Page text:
Academic Technology @ Palomar College

Blackboard Mobile Learn App Licensing

Blackboard Mobile Learn App Licensing

As many faculty are already aware, there is a Blackboard Mobile Learn app available for iOS and Android devices. That isn’t news, as the app has existed for a couple years now. What is news relates to a change in the way that app is licensed.

Previously the app was usable only by certain devices using certain connections, in a fashion that was confusing to explain. Unless, of course, the institution you were attending actually purchased a license, in which case everything just plain worked. That last is still true, that the institution can purchase a license to use the Mobile Learn app… but that isn’t going to happen here at Palomar. However, it is now possible for individuals to purchase their own license to the Mobile Learn app, and thus use the app in whatever way they wish even though the college isn’t footing the bill.

Here’s how it works: You would install the free app, either on your Android device from Google Play, or on your iOS device from iTunes. Then you search for the institution, and log in. At that point you will be prompted to purchase a license for the app.

What does it cost? There are two licensing options, a one-year license which is priced at $1.99, and a lifetime access license which is prices at $5.99. That license will allow you to install the app on any devices you have of that same type, so if you have both an iPad and iPhone you can have the app on both for the same cost.

Now, I’ve gone on record in the past as saying that the Blackboard Mobile Learn app is clearly designed with the student in mind, and that’s certainly still true. The tools are really not there for faculty to create rich content within a course right from the app. Of course, if you’re trying to create content on your mobile device… I’d say you were doing it wrong. Use a computer for creation, and leave the mobile devices to consumption of material. The app does do a great job of allowing access to attached files right from within the app, as well as a convenient jumping off point for accessing the whole course site from within a browser without having to log in again. The most attractive part of the app for faculty at this point to my mind is that it allows easy browsing of the discussion forums, so you can sit out on your patio with your iPad and monitor discussion threads. Just don’t expect to grade tests from the app at this time, because that level of functionality just isn’t there.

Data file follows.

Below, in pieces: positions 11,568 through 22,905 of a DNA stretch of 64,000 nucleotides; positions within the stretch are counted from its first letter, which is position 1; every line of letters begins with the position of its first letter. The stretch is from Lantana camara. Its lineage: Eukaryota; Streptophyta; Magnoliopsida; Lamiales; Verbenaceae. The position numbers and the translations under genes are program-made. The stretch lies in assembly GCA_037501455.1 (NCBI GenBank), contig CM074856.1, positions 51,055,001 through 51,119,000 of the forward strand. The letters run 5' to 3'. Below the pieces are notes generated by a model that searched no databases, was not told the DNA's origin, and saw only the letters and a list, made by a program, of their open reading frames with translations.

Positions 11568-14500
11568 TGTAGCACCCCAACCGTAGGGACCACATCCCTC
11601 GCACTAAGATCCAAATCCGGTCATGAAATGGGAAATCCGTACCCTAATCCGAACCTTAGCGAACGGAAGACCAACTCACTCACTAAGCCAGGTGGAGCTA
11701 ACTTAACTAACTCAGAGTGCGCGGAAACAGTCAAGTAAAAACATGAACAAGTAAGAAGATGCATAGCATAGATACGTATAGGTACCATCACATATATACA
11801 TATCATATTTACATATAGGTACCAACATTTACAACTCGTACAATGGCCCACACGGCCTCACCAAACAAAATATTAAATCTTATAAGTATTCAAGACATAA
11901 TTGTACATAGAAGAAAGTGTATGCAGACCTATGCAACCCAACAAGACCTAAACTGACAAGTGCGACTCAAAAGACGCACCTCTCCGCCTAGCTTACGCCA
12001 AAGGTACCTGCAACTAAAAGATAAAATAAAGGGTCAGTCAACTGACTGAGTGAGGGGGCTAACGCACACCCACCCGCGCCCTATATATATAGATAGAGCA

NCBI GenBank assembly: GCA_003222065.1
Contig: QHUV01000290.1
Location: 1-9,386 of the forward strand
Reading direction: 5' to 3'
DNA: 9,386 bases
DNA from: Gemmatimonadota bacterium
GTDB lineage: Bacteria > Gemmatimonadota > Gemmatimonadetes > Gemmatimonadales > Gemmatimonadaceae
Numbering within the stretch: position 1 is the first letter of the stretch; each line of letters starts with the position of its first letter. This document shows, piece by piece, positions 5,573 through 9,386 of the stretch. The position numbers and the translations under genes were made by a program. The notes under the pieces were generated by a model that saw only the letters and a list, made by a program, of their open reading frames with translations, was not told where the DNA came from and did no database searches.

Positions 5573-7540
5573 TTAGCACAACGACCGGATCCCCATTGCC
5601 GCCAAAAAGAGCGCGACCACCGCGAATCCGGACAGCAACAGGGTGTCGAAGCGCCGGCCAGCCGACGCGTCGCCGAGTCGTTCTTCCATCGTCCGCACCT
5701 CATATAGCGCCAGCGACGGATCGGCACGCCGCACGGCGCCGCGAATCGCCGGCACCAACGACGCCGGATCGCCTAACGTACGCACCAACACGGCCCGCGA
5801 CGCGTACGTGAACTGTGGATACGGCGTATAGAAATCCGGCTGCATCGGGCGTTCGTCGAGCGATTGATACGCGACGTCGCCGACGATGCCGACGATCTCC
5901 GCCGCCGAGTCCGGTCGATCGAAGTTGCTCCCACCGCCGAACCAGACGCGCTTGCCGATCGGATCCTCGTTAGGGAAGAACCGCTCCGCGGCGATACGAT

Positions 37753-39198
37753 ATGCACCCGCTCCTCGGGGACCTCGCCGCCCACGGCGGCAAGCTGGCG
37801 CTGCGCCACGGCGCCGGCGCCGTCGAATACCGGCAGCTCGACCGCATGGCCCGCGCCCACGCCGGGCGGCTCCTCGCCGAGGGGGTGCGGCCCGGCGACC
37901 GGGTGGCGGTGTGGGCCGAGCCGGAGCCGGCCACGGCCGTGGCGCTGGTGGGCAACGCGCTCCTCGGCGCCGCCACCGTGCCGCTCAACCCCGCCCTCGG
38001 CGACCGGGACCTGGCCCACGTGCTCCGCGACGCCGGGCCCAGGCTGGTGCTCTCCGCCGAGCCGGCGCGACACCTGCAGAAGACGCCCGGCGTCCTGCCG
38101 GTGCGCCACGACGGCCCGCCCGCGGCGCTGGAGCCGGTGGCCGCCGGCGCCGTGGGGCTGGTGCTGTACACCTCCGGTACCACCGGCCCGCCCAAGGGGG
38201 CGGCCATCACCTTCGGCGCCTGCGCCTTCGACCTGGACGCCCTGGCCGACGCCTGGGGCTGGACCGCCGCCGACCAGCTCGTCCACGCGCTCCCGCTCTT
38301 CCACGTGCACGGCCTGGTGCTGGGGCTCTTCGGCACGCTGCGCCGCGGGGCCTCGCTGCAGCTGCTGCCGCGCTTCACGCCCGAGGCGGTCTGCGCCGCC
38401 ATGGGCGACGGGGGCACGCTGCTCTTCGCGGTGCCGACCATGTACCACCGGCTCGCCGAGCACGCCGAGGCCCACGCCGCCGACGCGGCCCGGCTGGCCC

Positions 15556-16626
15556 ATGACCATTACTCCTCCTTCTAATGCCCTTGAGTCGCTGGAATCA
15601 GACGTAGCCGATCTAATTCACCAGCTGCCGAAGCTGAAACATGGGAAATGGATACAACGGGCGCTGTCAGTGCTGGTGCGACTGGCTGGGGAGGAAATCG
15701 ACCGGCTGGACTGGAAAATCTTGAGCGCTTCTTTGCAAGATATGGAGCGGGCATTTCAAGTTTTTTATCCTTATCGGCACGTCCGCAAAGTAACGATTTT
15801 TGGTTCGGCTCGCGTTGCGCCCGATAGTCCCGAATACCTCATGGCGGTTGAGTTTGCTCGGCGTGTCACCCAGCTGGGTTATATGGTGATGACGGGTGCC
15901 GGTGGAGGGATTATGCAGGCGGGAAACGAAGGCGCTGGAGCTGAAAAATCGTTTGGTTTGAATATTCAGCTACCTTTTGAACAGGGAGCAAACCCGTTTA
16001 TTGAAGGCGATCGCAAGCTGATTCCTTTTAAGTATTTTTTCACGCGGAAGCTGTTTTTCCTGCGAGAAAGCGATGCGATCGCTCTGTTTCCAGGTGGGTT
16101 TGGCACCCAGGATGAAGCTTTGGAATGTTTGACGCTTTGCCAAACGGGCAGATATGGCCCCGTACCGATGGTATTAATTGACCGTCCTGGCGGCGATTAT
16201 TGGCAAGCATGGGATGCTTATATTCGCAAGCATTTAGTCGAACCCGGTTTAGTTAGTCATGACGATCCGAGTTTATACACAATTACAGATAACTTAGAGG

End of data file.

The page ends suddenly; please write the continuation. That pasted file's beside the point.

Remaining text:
To see what it looks like to start up the app on an iPad now that licensing is required, take a look at this video:

 

As you can see, the app itself is the same as it was earlier this year, but thanks to the option (okay, requirement, but I’m trying to be optimistic about this change) for individual licensing, now more users can use the app on more kinds of devices. And, to my mind, anything that makes it easier for students to get at the material faculty put into Blackboard is a good thing.

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